Teenage Girls Flee their village for Fear of Forced Marriage to village Chief
Teenage girls are reportedly fleeing Bali Gham,a village in the Santa Sub Division of the North West Region of Cameroon.The traditional ruler (fon) is currently choosing young girls to marry. It is a norm in most villages of this part of Cameroon, for a traditional ruler to oblige as many young girls as possible to be his wives.Some traditional rulers have as many as a hundred wives.
A mother from the Bali Gham village who preferred to be anonymous for security reasons told me that many young girls have their destinies ruined when they get married to these fons. She added that most of these teenage girls who innocently embark on child bearing soon after the marriage, end up not being able to carter for themselves and their children.
''I have sent my 17 year old daughter to my sister in the South West Region, she will only come back to the village when the chief has found his wives because I want her to continue with her education'',this lady confides in me.
Lum Sylvia, a 26 year old girl who was forced to get married to the traditional ruler of a village in the Mezam division now lives a promiscuous life in the city of Douala, after she smuggled herself from the palace. She was forced into the palace at the age of 18 as the 15th wife of the chief.
In a friendly discussion with her, she told me how difficult it was for her to accept the situation. “I was attending the coronation ceremony of our new chief when suddenly two masquerades (juju) forcefully wore the palace bracelet on my wrist.I was not strong enough to resist them. I was so terrified and I made a promise to run away from the village”
The bracelet is usually worn on the wrist of the ‘chosen one.’ According to the tradition of these people, once the maiden has the bracelet hanging on her wrist, she is obliged to get married to the fon, because failure to do so has far-reaching repercussions including madness and sudden death.
Lum was finally taken to the palace where she lived unhappily with 14 other co-wives. “when I had the opportunity to escape, I maximized it after five years of marriage.”
After her escape she relocated to the Littoral Region of Cameroon. She says she has no plans of getting married, “I was told that I cannot escape as a palace wife and succeed in another man’s house as a wife. So I just have to live a free life since I cannot possibly get married”.
This is a very common practice in this part of the country; many Cameroonian girls go through similar and even worst situations from their communities. Very little or nothing is done to eradicate these cruel practices.
As much as some parents try to keep their daughters away from this by sending them away from the village, other parents will do all they can to see that their teenage daughters become one of the chief’s wives. They do this in exchange for financial and material benefits.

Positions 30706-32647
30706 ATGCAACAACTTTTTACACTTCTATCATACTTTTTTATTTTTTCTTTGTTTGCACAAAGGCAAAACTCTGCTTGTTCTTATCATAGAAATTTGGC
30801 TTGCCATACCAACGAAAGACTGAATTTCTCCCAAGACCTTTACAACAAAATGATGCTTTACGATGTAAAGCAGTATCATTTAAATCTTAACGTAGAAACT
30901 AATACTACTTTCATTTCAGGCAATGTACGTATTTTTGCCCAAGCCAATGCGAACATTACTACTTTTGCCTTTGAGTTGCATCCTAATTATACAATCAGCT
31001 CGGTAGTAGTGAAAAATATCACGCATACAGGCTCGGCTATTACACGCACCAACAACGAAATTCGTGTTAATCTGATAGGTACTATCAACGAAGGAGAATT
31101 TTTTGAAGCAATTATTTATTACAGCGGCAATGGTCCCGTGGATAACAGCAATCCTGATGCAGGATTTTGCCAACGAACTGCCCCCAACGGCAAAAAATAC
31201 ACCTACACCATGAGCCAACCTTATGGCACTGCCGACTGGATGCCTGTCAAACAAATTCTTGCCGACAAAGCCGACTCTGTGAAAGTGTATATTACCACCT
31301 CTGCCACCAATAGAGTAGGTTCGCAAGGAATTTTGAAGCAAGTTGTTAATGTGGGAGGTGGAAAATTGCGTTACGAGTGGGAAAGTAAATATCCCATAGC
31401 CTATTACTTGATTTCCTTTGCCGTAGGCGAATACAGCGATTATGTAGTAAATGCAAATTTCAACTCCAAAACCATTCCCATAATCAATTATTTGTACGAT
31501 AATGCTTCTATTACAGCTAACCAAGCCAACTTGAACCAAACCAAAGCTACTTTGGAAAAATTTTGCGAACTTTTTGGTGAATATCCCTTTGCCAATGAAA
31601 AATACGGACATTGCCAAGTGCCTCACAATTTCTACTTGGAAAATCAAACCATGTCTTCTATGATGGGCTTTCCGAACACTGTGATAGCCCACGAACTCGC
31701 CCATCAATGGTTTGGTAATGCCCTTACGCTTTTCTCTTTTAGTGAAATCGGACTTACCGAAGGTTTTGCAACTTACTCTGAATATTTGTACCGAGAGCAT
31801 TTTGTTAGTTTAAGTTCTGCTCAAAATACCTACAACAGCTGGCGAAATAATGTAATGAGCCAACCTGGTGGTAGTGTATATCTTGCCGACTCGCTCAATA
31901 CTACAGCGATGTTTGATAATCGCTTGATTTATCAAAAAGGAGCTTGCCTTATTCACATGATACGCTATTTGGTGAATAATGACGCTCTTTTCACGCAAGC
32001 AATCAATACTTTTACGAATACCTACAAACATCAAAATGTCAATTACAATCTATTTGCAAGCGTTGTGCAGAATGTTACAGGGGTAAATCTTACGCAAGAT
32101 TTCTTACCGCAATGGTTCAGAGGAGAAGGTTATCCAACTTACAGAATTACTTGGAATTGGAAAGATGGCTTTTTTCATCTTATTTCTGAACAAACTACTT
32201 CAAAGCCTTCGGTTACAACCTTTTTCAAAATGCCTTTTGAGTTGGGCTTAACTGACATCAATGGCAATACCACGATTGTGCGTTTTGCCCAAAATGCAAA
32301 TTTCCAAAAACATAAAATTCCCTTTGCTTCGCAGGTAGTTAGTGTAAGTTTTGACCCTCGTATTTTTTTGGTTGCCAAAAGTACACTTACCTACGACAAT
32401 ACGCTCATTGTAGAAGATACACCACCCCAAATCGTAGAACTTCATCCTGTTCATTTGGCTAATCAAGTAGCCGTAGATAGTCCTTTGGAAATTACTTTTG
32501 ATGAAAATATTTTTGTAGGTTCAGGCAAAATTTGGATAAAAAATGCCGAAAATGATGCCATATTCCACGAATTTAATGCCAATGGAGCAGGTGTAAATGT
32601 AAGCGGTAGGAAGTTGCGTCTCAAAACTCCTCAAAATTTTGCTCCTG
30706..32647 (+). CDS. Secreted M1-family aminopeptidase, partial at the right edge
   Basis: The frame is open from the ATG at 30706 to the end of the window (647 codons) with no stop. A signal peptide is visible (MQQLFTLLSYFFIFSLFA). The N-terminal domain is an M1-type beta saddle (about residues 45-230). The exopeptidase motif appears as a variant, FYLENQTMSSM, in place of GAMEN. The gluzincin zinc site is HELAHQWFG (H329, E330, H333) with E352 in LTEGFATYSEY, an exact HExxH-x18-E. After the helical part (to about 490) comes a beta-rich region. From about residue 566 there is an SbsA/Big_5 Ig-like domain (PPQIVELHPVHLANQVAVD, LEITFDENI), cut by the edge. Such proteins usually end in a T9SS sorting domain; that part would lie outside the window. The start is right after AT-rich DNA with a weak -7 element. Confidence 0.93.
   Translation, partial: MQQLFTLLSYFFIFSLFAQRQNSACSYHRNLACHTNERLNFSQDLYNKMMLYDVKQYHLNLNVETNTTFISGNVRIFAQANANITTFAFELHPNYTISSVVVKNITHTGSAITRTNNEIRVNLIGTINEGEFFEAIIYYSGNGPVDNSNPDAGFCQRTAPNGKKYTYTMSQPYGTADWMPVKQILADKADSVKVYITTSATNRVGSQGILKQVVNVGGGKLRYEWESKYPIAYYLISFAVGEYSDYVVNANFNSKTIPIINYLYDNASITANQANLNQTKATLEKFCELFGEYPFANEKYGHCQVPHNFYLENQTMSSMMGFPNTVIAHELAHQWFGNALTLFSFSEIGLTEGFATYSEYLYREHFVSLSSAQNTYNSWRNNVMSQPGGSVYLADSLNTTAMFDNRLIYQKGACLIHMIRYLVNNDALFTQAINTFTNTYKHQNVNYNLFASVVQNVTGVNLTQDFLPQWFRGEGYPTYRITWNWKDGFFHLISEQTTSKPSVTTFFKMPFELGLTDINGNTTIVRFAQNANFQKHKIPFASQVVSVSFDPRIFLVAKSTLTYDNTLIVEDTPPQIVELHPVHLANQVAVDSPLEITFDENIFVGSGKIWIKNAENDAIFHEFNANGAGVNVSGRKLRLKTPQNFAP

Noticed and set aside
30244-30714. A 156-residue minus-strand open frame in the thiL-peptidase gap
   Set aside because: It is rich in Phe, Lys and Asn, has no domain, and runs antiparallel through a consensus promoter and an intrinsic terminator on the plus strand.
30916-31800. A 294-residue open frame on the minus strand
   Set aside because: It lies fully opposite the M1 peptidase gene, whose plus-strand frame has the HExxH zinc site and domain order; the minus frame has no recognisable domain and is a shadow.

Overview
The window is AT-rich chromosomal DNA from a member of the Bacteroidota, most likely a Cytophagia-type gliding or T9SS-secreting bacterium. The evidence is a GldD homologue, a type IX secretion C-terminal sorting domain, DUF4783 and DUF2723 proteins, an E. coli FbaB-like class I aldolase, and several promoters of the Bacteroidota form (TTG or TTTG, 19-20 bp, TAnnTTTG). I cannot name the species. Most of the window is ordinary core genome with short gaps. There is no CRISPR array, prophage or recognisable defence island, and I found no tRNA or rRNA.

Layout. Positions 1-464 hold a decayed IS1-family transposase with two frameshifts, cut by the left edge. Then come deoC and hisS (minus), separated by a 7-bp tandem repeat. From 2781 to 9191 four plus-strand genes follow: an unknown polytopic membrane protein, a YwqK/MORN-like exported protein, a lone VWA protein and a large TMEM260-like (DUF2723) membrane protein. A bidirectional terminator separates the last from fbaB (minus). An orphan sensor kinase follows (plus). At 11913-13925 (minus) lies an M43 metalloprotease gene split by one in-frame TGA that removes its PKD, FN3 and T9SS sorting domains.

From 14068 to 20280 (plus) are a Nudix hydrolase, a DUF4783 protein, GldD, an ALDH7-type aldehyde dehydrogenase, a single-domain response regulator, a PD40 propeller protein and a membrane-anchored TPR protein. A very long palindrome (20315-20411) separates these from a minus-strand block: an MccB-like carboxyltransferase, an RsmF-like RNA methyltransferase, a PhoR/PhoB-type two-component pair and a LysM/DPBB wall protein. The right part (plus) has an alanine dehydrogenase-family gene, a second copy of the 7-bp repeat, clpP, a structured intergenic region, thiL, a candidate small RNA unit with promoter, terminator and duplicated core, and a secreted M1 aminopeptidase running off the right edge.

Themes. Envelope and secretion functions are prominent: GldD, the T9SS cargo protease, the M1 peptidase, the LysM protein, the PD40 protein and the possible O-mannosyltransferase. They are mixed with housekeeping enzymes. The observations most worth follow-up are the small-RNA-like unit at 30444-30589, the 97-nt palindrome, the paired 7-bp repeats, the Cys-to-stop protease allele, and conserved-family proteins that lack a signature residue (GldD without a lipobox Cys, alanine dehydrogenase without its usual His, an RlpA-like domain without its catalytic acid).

Some fathers willfully give their daughters to the chief in exchange for a piece of farmland. Young Cameroonian girls have been likened to commodities and these arrangements often go on without the consent of the girl in question.
Madam Ndang Catherine, a counselor at the Women Empowerment Center-Bamenda says that “because of the importance attached to customs and traditions, laws protecting women are often not respected”. Cameroon is a bijural nation,giving room for the application of the customary and the civil law.In most cases the customary law is used against these young girls.
13 year old Laura told me she turned to her father whom she thought would protect her from the fierce-looking men who came to pull her to the palace, ''papa waved at me with a smile of encouragement as I looked at him with tears rolling down my cheeks''. The teenage girl was pulled into the the Bafut palace despite strong attempts on her part to resist. Her dreams of becoming a medical doctor were thrown down the drain, her destiny is now limited to farming and child bearing.
Cameroon law—Article 52 of Order No. 81-02 of June 29, 1981, on the civil service—stipulates: “No marriage may take place if the girl is younger than 15.”
This law ends is only paper based and is null and void so far as the customary law is concerned.
In most of these villages, when a new ruler is enthroned, he takes over the wives of the former ruler. This explains why some traditional rulers have more than twenty wives.
This cultural practice makes it possible and acceptable for step sons to marry and even bear children with their step mothers. In such cases the women are absolutely voiceless because failure to comply results to banishment from the land.
Article 16 of the Universal Declaration of Human Rights, 1962 states that “Men and women of full age, without any limitation due to race, nationality or religion, have the right to marry and to found a family. They are entitled to equal rights as to marriage, during marriage and at its dissolution. ￼Marriage shall be entered into only with the free and full consent of the intending spouses”
By Chei Marvel in Bamenda.